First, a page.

odiethanol, DCE, cyclohexanone, hexane, ethanol, acetone, isopropanol, isooctane, water, ethyl acetate and acetic acid, which were chosen to represent a variety of structural and functional groups. In addition, we were specifically interested in coatings that would be sensitive to chemical agent compounds. The set of vapors contain three vapors selected as simulants. DMMP, 2,20 -thiodiethanol and DCE are structurally similar to chemical agents. In the measurement, the coated QCMs were placed in an airtight test chamber and the frequency shifts were monitored on-line. After injecting organic vapors into the system, coating materials adsorbed the organic vapors, the frequency shifts were monitored and response curves were obtained from a computer. The response curves show that the sensors have short response times and stable signals in this system. As an example, the response curves of PEG for various vapors (DMMP, cyclohexanone, hexane, ethanol and acetone) are shown in Fig. 2. The response curve shows that the sensor has short response time and stable signal. Reversible responses were observed for most vapor/coating pairs. The detailed data listed in Tables 3 and 4 are the frequency shifts observed for each analyte on each coating. To find out the most useful information from primary data, they were analyzed by PCA and hierarchical cluster methods. 3.1.1. Principle components analysis Principal component analysis (PCA) is useful to determine a proper potential coating material. The central idea of PCA is to reduce the dimensionality of a data set in which there are a large number of interrelated variables, while retaining as much as possible variation in the data set [9]. This is achieved by transforming to a smaller set of variables, the principal components (PCs), which are uncorrelated and ordered, so that the first few PCs retain most of the variation present in all of these original variables. The analysis of PCA first transforms each response into a normalized value. The purpose here of taking the normalized value is to standardize the responses of 15 sensors so that the situation of large variance but low distinguishability can be avoided [9]. The results of principal components analysis (PCA) for this data set, presented in Table 5, indicate that 92.1% variance in responses to the vapors can be accounted for with only four principal components. Since their eigenvalues are all more than 1, which indicates they have high distinguishability,

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Fig. 2. Responses of PEG coated QCM sensor for various compounds: (a) DMMP; (b) cyclohexanone; (c) hexane; (d) ethanol; (e) acetone.

Table 3 Responses of various material coated QCM sensors to different analytes in Hz Coating material

PVP

PECH

PIB

PMMA

PVDF

PMPS

BSP3

PEI

DCE DMMP Cyclohexanone Hexane Ethanol Acetone 2,20 -thiodiethanol Isopropanol Water Isooctane Ethyl acetate Acetic acid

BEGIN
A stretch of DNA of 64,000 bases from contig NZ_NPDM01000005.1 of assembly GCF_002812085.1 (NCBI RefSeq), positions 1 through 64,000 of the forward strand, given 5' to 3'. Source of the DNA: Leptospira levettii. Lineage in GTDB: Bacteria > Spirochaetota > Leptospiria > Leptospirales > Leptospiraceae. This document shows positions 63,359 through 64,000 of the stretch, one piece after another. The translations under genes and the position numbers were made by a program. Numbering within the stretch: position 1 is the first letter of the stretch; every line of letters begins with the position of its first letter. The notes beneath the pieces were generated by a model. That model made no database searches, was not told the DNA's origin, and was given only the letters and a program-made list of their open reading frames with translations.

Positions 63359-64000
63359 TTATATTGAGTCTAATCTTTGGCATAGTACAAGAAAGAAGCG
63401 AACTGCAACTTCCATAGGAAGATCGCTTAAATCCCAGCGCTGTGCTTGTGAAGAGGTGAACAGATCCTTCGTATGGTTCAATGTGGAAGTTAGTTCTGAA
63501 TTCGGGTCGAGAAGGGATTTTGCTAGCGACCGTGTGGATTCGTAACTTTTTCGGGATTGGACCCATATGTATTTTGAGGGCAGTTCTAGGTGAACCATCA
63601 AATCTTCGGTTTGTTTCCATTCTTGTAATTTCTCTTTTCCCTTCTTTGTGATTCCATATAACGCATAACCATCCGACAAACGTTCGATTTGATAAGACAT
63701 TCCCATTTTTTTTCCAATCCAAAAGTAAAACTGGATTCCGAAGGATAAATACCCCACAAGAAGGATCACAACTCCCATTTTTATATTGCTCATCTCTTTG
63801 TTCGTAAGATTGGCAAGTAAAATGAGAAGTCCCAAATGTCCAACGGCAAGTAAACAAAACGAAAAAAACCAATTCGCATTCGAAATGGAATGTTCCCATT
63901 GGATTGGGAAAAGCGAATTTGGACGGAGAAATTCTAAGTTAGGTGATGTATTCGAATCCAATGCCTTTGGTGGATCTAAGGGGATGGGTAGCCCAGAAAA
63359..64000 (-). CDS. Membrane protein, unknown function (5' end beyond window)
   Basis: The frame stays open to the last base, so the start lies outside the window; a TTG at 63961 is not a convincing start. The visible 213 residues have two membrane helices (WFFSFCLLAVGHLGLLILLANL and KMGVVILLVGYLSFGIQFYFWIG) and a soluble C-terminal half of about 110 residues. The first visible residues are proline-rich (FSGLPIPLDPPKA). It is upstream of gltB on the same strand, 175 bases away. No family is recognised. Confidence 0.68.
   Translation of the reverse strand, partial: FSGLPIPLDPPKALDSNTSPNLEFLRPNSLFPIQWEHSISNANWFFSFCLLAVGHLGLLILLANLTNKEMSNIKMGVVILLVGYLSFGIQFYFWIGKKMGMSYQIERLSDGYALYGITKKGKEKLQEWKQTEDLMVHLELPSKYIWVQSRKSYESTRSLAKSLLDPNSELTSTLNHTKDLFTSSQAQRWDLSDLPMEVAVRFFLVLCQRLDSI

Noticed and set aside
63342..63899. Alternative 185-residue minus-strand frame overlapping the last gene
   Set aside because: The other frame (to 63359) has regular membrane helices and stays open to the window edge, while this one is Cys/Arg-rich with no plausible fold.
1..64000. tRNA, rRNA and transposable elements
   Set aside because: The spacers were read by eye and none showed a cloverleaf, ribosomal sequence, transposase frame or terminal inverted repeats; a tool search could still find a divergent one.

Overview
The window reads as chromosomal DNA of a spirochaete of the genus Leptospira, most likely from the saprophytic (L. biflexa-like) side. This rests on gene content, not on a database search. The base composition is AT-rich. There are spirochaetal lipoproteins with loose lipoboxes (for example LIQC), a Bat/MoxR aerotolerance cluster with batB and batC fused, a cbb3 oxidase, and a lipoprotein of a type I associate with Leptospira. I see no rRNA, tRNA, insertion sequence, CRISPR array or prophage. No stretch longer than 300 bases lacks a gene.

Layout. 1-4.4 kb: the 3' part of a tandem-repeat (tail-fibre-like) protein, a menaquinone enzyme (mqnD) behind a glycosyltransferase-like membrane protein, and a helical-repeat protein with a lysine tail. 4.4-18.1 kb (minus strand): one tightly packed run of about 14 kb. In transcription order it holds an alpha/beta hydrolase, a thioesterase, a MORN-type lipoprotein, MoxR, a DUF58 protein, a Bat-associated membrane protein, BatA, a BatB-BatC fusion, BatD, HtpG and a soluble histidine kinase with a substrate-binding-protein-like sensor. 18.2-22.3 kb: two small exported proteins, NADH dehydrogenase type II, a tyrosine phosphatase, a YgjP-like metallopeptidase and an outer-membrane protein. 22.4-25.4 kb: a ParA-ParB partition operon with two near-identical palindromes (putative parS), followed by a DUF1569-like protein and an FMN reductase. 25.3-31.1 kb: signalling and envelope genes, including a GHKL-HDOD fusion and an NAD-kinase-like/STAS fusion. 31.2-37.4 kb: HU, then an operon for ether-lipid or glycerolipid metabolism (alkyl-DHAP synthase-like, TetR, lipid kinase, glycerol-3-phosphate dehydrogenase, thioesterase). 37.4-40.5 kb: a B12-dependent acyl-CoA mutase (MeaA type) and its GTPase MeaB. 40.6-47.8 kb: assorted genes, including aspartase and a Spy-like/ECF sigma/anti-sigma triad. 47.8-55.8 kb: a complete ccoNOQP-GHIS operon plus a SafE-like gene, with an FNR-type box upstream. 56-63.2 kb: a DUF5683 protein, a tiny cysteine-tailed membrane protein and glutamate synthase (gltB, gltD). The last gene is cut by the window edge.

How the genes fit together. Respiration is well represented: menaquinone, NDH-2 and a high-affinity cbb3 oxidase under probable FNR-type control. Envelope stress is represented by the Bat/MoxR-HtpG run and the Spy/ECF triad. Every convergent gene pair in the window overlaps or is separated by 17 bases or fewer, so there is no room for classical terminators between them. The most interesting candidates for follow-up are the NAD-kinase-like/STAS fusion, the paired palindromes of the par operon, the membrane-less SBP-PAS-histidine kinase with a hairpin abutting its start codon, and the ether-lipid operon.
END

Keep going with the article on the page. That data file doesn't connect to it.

218 82 80 110 234 135 52 95 173 120 94 1236

170 40 103 22 17 115 4 17.6 6 17 120 60

67 5.8 25 110 10 15 1 6 1 87 42 11

100 4 6 11 42 58 1 12 10 10 35 64

37 69 37 13 13 70 1 14 4 10 49 43

82 557 382 58 141 289 8 151 12 17 281 88

154 1178 630 72 281 611 13 446 12 33 807 193

164 80 78 108 160 110 56 105 316 200 110 6060

Table 4 Responses of various material coated QCM sensors to different analytes in Hz (continues from Table 1) Coating material

PEG

PEDT

PAA

PMOCOPV

PVA

PPY

Collodion

DCE DMMP Cyclohexanone Hexane Ethanol Acetone 2,20 -thiodiethanol Isopropanol Water Isooctane Ethyl acetate Acetic acid

140 18 21 14.3 22 31 3 20 11.5 13.2 33.3 146

55 27.4 21.5 25 16.8 18 12 16.8 28.6 28 26.2 445

130 73.6 63 95.5 40.6 38.5 40 47 122.8 96.9 58 2500

215 27 58 63 39 87 5 30 9 30 67 76

29 16 15 23 10 13 7 10 26 25 19 75

440 326.2 268.6 360.3 464 195 143.4 161 328.6 402 326 660

500 286 207 327 520 6500 55 95 334 254 700 900

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Table 5 Eigenvectors and eigenvalues determined by PCA method Eigenvector

1 2 3 4

Eigenvalue

% of variance preserved

6.719 3.615 2.422 1.059

Each

Total

44.794 24.100 16.143 7.062

44.794 68.894 85.038 92.099

these four factors are used to select four out of 15 coatings. Although the first principal component explains most of variance in the data, the most efficient approach to array construction entails selecting one sensor to provide the greatest contribution to each principal component [14]. This implies that the greatest information about vapor identities will be obtained from four well-chosen sensors and adding a fifth sensor will yield only marginal improvement. The correlation coefficient matrix of factors 1–4 with respect to 15 coatings are shown in Table 6. To select 4 from 15 coatings, the correlation coefficients of the first four factors with respect to the coatings are compared. For the first principal component, sensors coated with PVP, PEDT, and PVA contribute similarly, with a slight edge for the PVP. The second principal component is influenced most by the sensor coated with PVDF. The third and fourth principal components are influenced most by the sensors coated with PIB and PMOCOPV, respectively. This suggests that the four-sensor array providing the greatest degree of discrimination would consist of sensors coated with PVP, PVDF, PIB and PMOCOPV.